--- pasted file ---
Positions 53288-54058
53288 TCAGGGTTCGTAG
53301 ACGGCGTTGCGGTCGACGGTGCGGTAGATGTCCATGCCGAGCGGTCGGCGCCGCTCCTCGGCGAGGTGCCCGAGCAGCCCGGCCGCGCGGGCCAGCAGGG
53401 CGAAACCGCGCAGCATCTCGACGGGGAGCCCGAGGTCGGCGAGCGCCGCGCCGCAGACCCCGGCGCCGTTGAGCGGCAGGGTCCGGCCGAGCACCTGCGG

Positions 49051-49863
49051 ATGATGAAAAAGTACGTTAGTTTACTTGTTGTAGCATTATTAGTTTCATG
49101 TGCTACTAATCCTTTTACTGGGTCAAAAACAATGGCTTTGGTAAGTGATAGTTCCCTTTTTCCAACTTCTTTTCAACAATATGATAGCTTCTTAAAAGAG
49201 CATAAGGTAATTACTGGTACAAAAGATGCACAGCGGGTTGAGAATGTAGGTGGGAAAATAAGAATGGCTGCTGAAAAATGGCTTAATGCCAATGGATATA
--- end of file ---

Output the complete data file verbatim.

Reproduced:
Positions 53288-54058
53288 TCAGGGTTCGTAG
53301 ACGGCGTTGCGGTCGACGGTGCGGTAGATGTCCATGCCGAGCGGTCGGCGCCGCTCCTCGGCGAGGTGCCCGAGCAGCCCGGCCGCGCGGGCCAGCAGGG
53401 CGAAACCGCGCAGCATCTCGACGGGGAGCCCGAGGTCGGCGAGCGCCGCGCCGCAGACCCCGGCGCCGTTGAGCGGCAGGGTCCGGCCGAGCACCTGCGG

Positions 49051-49863
49051 ATGATGAAAAAGTACGTTAGTTTACTTGTTGTAGCATTATTAGTTTCATG
49101 TGCTACTAATCCTTTTACTGGGTCAAAAACAATGGCTTTGGTAAGTGATAGTTCCCTTTTTCCAACTTCTTTTCAACAATATGATAGCTTCTTAAAAGAG
49201 CATAAGGTAATTACTGGTACAAAAGATGCACAGCGGGTTGAGAATGTAGGTGGGAAAATAAGAATGGCTGCTGAAAAATGGCTTAATGCCAATGGATATA